Have you heard of Disney’s ‘Club Penguin’? You probably will have, if you have children of an age that are just starting to become curious about the internet. Tech entrepreneur Lance Merrifield set up the child-friendly social network in October 2005, and it’s attracted over 150 million children since it was launched. Children younger than 13, who are still too small for Facebook and don’t fancy the daunting prospect of teen chatrooms, have embraced the site, which offers a safe haven for children to meet others online. Participants can decorate an igloo, ‘waddle’ around and socialise ‘safely’ – but how?
Cleverly, the site has turned the idea of exclusion around. A paedophile could technically join, but due to filters that limit certain words and discussions, their actions would be severely limited.
“Words such as address, school and phone number are not allowed; it is a truly anonymous environment. There is simply no opportunity for personally identifiable information,” said Mr Merrifield.
This is great news for worried parents, but it begs the question, can the internet ever truly be safe? Would it be better to allow your child to grasp the internet on their own terms after a few well-thought out lessons on keeping safe, rather than create a sanctuary that has very little in common with the real world? Children these days are all-too aware of the dangers of strangers; and our children eat the same food as adults, walk the same streets, and engage with adults on a daily basis. Understanding ways of interacting with adults and negotiating a way of communicating effectively with them helps our children grasp the world around them (as terrifying and confusing as it sometimes is) and encourages independence. Many parents scorn others who insist on walking their children everywhere and nervously curb their boundaries – could the same be said of internet use?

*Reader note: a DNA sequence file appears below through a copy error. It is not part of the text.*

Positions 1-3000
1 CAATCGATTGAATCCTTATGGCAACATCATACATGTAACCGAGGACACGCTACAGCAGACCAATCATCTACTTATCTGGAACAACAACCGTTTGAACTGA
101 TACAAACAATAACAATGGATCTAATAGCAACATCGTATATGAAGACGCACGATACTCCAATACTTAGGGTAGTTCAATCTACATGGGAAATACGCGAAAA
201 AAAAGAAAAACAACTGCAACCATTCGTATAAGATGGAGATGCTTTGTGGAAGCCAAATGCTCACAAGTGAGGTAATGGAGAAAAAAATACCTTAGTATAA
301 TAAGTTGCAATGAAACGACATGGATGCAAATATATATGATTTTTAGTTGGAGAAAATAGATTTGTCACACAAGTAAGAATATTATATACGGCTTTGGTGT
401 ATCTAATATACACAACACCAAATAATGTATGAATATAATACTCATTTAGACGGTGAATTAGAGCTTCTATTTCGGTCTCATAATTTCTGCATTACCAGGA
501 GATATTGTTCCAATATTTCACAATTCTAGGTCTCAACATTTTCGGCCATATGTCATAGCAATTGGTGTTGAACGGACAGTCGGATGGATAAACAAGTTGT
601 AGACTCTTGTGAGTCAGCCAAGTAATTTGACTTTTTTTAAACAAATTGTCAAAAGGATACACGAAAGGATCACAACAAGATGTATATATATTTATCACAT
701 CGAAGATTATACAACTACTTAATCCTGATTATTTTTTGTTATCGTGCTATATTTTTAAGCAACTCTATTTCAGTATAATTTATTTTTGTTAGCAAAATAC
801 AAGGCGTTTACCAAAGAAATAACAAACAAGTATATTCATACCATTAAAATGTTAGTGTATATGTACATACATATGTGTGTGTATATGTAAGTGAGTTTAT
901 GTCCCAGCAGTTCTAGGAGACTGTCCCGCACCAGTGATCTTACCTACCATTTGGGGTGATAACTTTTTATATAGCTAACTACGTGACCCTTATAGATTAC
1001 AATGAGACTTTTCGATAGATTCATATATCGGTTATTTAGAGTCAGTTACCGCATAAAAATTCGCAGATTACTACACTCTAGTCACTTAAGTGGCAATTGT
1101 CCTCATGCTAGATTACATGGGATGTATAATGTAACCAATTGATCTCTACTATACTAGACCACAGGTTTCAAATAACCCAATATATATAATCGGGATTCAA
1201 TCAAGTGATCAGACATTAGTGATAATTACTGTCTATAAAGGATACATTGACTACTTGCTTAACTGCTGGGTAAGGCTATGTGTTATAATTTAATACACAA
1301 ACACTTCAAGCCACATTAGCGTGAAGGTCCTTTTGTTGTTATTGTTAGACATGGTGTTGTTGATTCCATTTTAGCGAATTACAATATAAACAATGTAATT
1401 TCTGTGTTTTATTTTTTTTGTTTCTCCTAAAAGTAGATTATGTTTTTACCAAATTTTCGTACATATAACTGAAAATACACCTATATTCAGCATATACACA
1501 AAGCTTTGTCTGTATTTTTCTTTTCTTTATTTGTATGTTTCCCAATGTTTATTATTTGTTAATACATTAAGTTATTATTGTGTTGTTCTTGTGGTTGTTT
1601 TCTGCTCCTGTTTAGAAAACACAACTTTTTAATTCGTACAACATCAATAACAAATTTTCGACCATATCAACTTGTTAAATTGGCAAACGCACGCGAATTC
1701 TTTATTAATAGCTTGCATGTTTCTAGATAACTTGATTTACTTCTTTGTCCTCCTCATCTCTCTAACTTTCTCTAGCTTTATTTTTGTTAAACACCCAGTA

Would educating children to the dangers of the net then allowing them (relatively-free) rein be more helpful? Wrapping a child in ‘internet-based cotton wool’ and only showing them the ‘safe’ side of the world will result in disaster when the real side of the internet rears its ugly head. Wouldn’t it be more beneficial to tell children how to recognise danger, and how to deal with it? The real world is awash with the same menaces the internet harbours. Bullies, paedophiles and other nasty pieces of work don’t just sit behind screens. You wouldn’t dream of not telling your child about the dangers of wandering off or going home with an unknown person – don’t be lax about doing the same with the internet.
It’s not just children that have to be streetwise. Pop star and showbiz icon Kylie Minogue recently called the police after being harassed on Twitter by an obsessed fan, who had sent her threatening messages.
Ms Minogue tweeted: ‘I love 1,033,861 of you LOVERS, but 1 is not a lover, just a deluded weirdo making threats #andthatdoesnotmakeyouspecial SO..police alerted’, which immediately drew a supportive response from her adoring fans.
Whilst some may see this as a very public snub, and admire Ms Minogue’s stand against her harasser, it’s worrying that a tweet like this could also be seen as an eventual recognition of a stalker’s efforts. A message like this says many other things, and doesn’t necessarily connote dusting one’s hands of the matter. ‘You’ve scared me, and made me angry,’ is what it says. ‘You succeeded in your efforts to worry me, so I called the police. You got through to me, and I was so stressed by the whole affair, I let everyone know. You win.’
Responding to hateful messages on a social media site is the equivalent of chasing a car-full of leering wallies down the road after they’ve just made some sexually-aggressive statements whilst driving past you. It just doesn’t happen – you feel momentary anger, consider a rude hand gesture then get on with your day. Responding, in these situations, only makes the matter worse – and lets your aggressor get the upper hand.
The internet will never be 100% safe – but that doesn’t mean we should fear it. The only thing we can do is teach our children, and ourselves, ways of dealing sensibly with the dangers it sometimes presents. The internet’s a bit like the sea, in a way – embrace it for what it is, by all means, have fun – but always be aware of its strength, and its capacity for cruelty.